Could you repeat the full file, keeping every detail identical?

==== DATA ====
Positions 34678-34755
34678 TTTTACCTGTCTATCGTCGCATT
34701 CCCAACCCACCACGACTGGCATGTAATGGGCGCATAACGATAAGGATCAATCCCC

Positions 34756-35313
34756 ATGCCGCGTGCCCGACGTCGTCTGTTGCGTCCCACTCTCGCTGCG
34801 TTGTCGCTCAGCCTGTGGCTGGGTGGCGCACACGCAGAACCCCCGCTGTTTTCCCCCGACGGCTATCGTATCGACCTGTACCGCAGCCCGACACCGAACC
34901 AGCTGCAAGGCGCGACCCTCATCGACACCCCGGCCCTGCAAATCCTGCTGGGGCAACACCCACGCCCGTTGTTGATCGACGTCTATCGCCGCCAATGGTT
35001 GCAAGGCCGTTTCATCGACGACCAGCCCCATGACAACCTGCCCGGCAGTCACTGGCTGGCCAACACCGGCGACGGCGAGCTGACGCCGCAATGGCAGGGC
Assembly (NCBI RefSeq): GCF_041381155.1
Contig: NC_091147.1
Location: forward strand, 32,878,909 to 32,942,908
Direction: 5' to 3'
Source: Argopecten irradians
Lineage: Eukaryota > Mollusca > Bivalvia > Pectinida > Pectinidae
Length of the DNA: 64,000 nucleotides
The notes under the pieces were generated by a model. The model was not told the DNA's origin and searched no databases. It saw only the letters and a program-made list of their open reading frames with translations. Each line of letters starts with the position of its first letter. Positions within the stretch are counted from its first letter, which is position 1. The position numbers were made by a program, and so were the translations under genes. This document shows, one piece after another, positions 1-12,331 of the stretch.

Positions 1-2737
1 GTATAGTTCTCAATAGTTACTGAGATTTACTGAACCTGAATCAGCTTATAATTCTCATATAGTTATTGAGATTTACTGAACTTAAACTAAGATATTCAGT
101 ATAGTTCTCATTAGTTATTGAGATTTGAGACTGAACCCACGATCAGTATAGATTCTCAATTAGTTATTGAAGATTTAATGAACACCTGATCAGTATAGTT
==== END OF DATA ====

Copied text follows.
Positions 34678-34755
34678 TTTTACCTGTCTATCGTCGCATT
34701 CCCAACCCACCACGACTGGCATGTAATGGGCGCATAACGATAAGGATCAATCCCC

Positions 34756-35313
34756 ATGCCGCGTGCCCGACGTCGTCTGTTGCGTCCCACTCTCGCTGCG
34801 TTGTCGCTCAGCCTGTGGCTGGGTGGCGCACACGCAGAACCCCCGCTGTTTTCCCCCGACGGCTATCGTATCGACCTGTACCGCAGCCCGACACCGAACC
34901 AGCTGCAAGGCGCGACCCTCATCGACACCCCGGCCCTGCAAATCCTGCTGGGGCAACACCCACGCCCGTTGTTGATCGACGTCTATCGCCGCCAATGGTT
35001 GCAAGGCCGTTTCATCGACGACCAGCCCCATGACAACCTGCCCGGCAGTCACTGGCTGGCCAACACCGGCGACGGCGAGCTGACGCCGCAATGGCAGGGC
Assembly (NCBI RefSeq): GCF_041381155.1
Contig: NC_091147.1
Location: forward strand, 32,878,909 to 32,942,908
Direction: 5' to 3'
Source: Argopecten irradians
Lineage: Eukaryota > Mollusca > Bivalvia > Pectinida > Pectinidae
Length of the DNA: 64,000 nucleotides
The notes under the pieces were generated by a model. The model was not told the DNA's origin and searched no databases. It saw only the letters and a program-made list of their open reading frames with translations. Each line of letters starts with the position of its first letter. Positions within the stretch are counted from its first letter, which is position 1. The position numbers were made by a program, and so were the translations under genes. This document shows, one piece after another, positions 1-12,331 of the stretch.

Positions 1-2737
1 GTATAGTTCTCAATAGTTACTGAGATTTACTGAACCTGAATCAGCTTATAATTCTCATATAGTTATTGAGATTTACTGAACTTAAACTAAGATATTCAGT
101 ATAGTTCTCATTAGTTATTGAGATTTGAGACTGAACCCACGATCAGTATAGATTCTCAATTAGTTATTGAAGATTTAATGAACACCTGATCAGTATAGTT